Outdoor Women's Voices: JENN COLEMAN

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No fear of commitment to the outdoors.

Jenn is originally from Denver, Colorado.  She recently moved from San Diego, California to her present home in Orlando Florida.  Jenn shifted from her love of skiing to a  new passion - hiking.  Her hiking life started at a much earlier age though when a tragic event took shape in her life.  Since then, Jenn committed her life to the outdoors as nature has given her so much in return.  When many of us fear commitment to various persons or moments in our lives, Jenn learned to commit to one aspect in her life - her relationship to the outdoors, and that's despite against all odds including the challenges related to health and aging.

When did you first start hiking?

I really started hiking my senior year at high school. My father died tragically through suicide and I was going down a dark path. Luckily for me, I found nature to center myself. I truly believe that nature and experiential learning are the tools for me to promote mental health.

How did you discover hiking?

My friends got into hiking and I joined in. It was my gateway to a lifetime of outdoor adventure and the best gift anybody has ever given me.

Tell us about at least 3 places locally and abroad that you’ve hiked.  

Torrey Pines State Park, La Jolla California: This is the local training hike that is immediately behind both of my jobs. I get on trail regularly with some elevation gain and best of all, sunset views over the ocean.

Torrey Pines State Park, La Jolla California: This is the local training hike that is immediately behind both of my jobs. I get on trail regularly with some elevation gain and best of all, sunset views over the ocean.

Borrego Springs State Park, Borrego Springs California: I escape the city and crowds of San Diego to journey into the deserts of California. I get to see wildflowers in bloom and camp under that dark skies at night.

Borrego Springs State Park, Borrego Springs California: I escape the city and crowds of San Diego to journey into the deserts of California. I get to see wildflowers in bloom and camp under that dark skies at night.

Monthathan Falls: Chiang Mai Thailand: My first jungle trek up the hills of Chiang Mai to see a waterfall.

Monthathan Falls: Chiang Mai Thailand: My first jungle trek up the hills of Chiang Mai to see a waterfall.

Jenn shares with us her most memorable hiking experiences to date.

Iceberg Lake Montana.  My ex-husband and I were sitting in the middle of a wild berry patch snacking on berries and trail mix when along comes a baby bear. Our first thought was ahhh, how cute.  Then - where’s momma. Sure enough, momma bear was right behind him. We packed up quickly and started hiking out of their berry patch but they kept pace with us. In fact, my ex would have tripped over baby if I didn’t shout out his name and make him stop. Luckily, they kept going around Iceberg Lake and we could escape into the forest.

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What do you like the most about hiking?

I love getting outdoors and being in nature, especially baby animals and sweeping vistas.

What do you like the least about hiking?

What I like least about hiking is how my body is aging. More than aging, it’s completely breaking down. I have had ten knee surgeries including two total knee replacements. Yup, I’m bionic. You would think titanium knees would make you some kind of superhero but it doesn’t.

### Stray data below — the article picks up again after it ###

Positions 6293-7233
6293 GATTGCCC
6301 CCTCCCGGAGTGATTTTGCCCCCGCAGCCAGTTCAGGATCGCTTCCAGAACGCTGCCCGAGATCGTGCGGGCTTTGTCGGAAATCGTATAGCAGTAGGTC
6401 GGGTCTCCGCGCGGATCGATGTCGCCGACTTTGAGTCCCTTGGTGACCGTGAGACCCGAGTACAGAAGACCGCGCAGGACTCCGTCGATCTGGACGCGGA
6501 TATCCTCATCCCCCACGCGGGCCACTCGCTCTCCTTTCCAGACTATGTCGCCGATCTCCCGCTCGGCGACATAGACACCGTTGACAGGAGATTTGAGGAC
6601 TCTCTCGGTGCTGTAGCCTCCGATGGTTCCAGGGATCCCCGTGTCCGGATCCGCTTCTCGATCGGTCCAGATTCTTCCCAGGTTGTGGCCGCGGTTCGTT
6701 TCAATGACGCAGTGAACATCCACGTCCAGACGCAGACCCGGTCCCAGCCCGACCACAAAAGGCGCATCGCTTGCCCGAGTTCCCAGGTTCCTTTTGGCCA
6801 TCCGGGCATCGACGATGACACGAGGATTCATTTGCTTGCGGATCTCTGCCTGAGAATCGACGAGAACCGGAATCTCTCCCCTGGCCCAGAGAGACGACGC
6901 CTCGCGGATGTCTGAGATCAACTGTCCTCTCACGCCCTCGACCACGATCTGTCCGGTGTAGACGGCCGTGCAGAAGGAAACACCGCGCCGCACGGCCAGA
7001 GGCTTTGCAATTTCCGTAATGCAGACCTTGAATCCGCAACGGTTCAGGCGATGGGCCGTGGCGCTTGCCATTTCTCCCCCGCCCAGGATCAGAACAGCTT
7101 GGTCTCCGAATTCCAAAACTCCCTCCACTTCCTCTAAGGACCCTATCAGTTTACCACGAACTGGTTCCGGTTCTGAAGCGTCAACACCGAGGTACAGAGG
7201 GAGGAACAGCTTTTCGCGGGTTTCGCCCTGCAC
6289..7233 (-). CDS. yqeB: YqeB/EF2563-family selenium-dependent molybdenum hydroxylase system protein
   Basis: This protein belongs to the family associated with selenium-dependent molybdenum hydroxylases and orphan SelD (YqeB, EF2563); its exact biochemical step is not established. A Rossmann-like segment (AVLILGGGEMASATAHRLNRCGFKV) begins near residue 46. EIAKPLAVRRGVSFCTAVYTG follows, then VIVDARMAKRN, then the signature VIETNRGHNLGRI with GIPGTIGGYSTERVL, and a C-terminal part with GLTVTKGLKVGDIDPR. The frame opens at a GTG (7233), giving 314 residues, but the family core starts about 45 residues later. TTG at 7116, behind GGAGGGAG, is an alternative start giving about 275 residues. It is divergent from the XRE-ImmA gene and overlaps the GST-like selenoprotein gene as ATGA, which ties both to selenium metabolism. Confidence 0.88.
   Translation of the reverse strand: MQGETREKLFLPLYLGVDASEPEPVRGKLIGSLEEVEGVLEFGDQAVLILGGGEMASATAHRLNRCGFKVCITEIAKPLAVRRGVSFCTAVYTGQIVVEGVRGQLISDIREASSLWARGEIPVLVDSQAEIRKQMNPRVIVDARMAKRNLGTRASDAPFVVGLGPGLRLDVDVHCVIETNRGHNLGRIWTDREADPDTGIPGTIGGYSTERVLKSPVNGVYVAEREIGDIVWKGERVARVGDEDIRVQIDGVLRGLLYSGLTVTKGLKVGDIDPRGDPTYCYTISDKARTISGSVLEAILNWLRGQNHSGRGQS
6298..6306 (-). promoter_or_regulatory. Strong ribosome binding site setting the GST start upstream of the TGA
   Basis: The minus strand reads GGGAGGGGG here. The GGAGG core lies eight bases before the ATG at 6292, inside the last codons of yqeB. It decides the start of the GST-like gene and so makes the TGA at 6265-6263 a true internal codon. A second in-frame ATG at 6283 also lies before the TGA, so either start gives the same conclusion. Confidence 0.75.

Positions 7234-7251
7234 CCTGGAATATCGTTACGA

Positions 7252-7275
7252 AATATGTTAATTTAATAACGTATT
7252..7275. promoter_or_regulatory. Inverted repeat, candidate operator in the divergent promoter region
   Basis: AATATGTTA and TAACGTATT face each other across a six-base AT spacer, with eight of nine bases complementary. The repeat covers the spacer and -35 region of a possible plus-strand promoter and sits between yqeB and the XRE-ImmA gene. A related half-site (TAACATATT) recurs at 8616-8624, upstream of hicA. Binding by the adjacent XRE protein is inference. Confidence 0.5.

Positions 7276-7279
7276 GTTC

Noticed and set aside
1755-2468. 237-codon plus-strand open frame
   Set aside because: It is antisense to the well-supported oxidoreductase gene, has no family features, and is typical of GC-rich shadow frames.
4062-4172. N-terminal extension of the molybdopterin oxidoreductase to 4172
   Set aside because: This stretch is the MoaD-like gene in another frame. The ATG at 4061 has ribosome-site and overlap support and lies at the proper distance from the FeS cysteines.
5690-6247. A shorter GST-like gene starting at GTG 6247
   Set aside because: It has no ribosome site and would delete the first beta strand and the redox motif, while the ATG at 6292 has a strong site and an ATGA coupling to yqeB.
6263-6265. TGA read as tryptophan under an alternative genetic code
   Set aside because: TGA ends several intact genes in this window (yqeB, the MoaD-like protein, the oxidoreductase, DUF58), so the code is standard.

When I was sixteen, my patella dislocated to the back of my leg. A few MCL repairs and other tweaks and then they realized that I had a structural misalignment. There was no way my knees were going to last. My doctors advised me to quit being active, leave the ski industry and take a desk job.

I had another idea. I worked to be strong and capable. I became a personal trainer and yoga instructor and managed to keep skiing for another decade. Finally, reality set in. I moved out of my ski in condo in Whitefish and down to the deserts of Arizona. I needed to get skiing out of my mind and I needed new knees.

I got new knees in Tucson and a new husband. The husband is great but the knees aren’t quite the same. My proprioception and fast twitch muscles never came back. I have no natural feel for the trail. My feet feel like lumps of clay and I have to go even slower than before to keep from tumbling down the trail.

Do you enjoy hiking solo or with others more?

I enjoy hiking solo or with small groups. I hiked solo through Glacier National Park for years and it’s a prerequisite for men in my life to go hiking with me. I just don’t like large groups or aggressive hiking. I can hike all day but it’s slow and steady.

What are some lessons you’ve learned from hiking?

I learned, or am learning, how to age gracefully and let me tell you, it’s hard. I have a goddess tattoo in on my hip to remind me to embrace the changes in my body that I can’t control. It represents the universal pattern of evolution.  It is only after death that there is rebirth. Instead of mourning the loss of my previous physicality, I need to be open to the rebirth of my new physical reality and the hidden gifts it holds.

What advice would you give to women who are new to hiking?

Don’t be afraid. Hiking is one of the most empowering activities in the world. You will learn all about nature. Not just the plants, animals and rocks nature but the nature of yourself. What you can accomplish, endure and overcome. The other bit of advice is to keep going, there is almost always something amazing around the next bend or over the next hill.

Check out some of Jenn's favorite hiking photos.